Grief is universal and personal all at once. It’s a physical, emotional and spiritual experience, all mixed up in the worst recipe of all time. When you’re grieving, everything is backward, upside down and inside out all at once, and it seems like no one gets it.
And in a way, nobody does. Not really, at least. Because your grief is yours. Even if you’re grieving the same person, everyone is grieving their version of that person — their experience of them, their relationship to them, their future with them.
Here is my (non-exhaustive) list of completely normal grief things.
(In grief, everyone wants to know if they’re doing it right. If what they’re feeling — and how they react to those feelings — is normal.)
- Giving your dead person’s clothes away the day after they die
- Asking for those clothes back several months later
- Fighting over the wording of an obituary
- Fighting over who came to the funeral — or who didn’t
- Fighting about who sat where at the funeral
- Fighting about basically anything that you wouldn’t fight about in any other situation
- Balking at the cost of a funeral lunch and deciding to only offer light snacks instead
- Being sad that nobody ate the snacks, or someone ate too many of the snacks, or you didn’t get the snack you wanted
- Wearing your dead person’s socks… or underwear
- Seeing their face in every crowd, even years later
- Keeping anything (literally anything — Nora kept her husband’s nose hair trimmer!) your person may have touched
- Selling or donating anything the dead person might have touched
- Staying in your house
- Never staying anywhere near your house
- Spreading the ashes in a solemn ceremony
- Keeping the ashes for five years in the back of the closet until you finally dump some in the backyard
- Not sending thank-you cards for all the nice stuff that people did/are doing for you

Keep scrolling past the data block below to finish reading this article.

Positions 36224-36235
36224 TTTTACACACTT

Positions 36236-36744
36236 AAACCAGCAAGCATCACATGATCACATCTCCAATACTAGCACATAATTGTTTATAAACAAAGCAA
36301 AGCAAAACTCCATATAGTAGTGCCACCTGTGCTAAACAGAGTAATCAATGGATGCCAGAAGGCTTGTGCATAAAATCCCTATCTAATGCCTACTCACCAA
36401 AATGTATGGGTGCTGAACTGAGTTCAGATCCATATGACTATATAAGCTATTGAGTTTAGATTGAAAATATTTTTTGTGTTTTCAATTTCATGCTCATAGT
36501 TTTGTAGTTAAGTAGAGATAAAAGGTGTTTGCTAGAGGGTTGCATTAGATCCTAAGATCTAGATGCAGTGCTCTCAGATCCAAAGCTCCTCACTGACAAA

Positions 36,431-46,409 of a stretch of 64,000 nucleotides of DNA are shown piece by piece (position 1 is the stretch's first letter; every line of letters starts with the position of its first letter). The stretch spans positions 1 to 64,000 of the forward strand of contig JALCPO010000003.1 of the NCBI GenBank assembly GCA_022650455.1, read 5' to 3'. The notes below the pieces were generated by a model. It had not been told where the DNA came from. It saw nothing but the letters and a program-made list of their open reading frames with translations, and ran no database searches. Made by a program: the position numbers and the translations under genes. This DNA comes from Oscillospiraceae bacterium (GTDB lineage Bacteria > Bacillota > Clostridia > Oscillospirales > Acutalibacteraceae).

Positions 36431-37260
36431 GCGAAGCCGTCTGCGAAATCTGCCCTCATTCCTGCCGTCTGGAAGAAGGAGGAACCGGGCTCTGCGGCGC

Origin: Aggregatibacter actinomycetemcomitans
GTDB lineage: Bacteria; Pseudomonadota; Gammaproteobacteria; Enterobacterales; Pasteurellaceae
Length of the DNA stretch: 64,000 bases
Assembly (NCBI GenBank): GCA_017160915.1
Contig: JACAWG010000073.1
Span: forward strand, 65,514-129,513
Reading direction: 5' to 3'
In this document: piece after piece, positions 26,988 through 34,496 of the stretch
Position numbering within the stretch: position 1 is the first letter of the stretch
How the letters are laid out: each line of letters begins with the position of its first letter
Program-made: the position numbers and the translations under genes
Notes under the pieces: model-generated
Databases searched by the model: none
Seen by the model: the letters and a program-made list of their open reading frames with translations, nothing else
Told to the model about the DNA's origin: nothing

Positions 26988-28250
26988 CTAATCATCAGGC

- Celebrating your dead person’s birthday
- Celebrating their death day (I prefer to call it a death-aversary)
- Feeling like you will never love again
- Feeling like you could (and possibly did) fall in love with a body pillow
- Getting very into fitness
- Getting very into drinking (note: not advised)
- Getting very into staring at your phone for 12 hours a day
There are also other normal things you won’t find on this checklist, by the way.
Things I did after my dad and Aaron died, like:
- Yelling at my mom for burning the wrong candle, or
- Getting a lot of tattoos, or
- Dying my hair purple and then instantly regretting it
Maybe you did all of these, or none of these. Maybe your list is completely different. Great!
My friend Dr. Anna Roth, a licensed holistic psychologist and grief expert, recommends that we all stop asking if something is normal and instead ask, “Is this helpful?”
So forget normal. Your focus right now needs to be on what is helpful to you. And if that means you keep your husband’s nose hair trimmer in your makeup case? You do that. It’s your grief.
If you think six sessions with Dr. Anna and Nora could help you move forward with your grief, check out Still Kickin's newest e-course.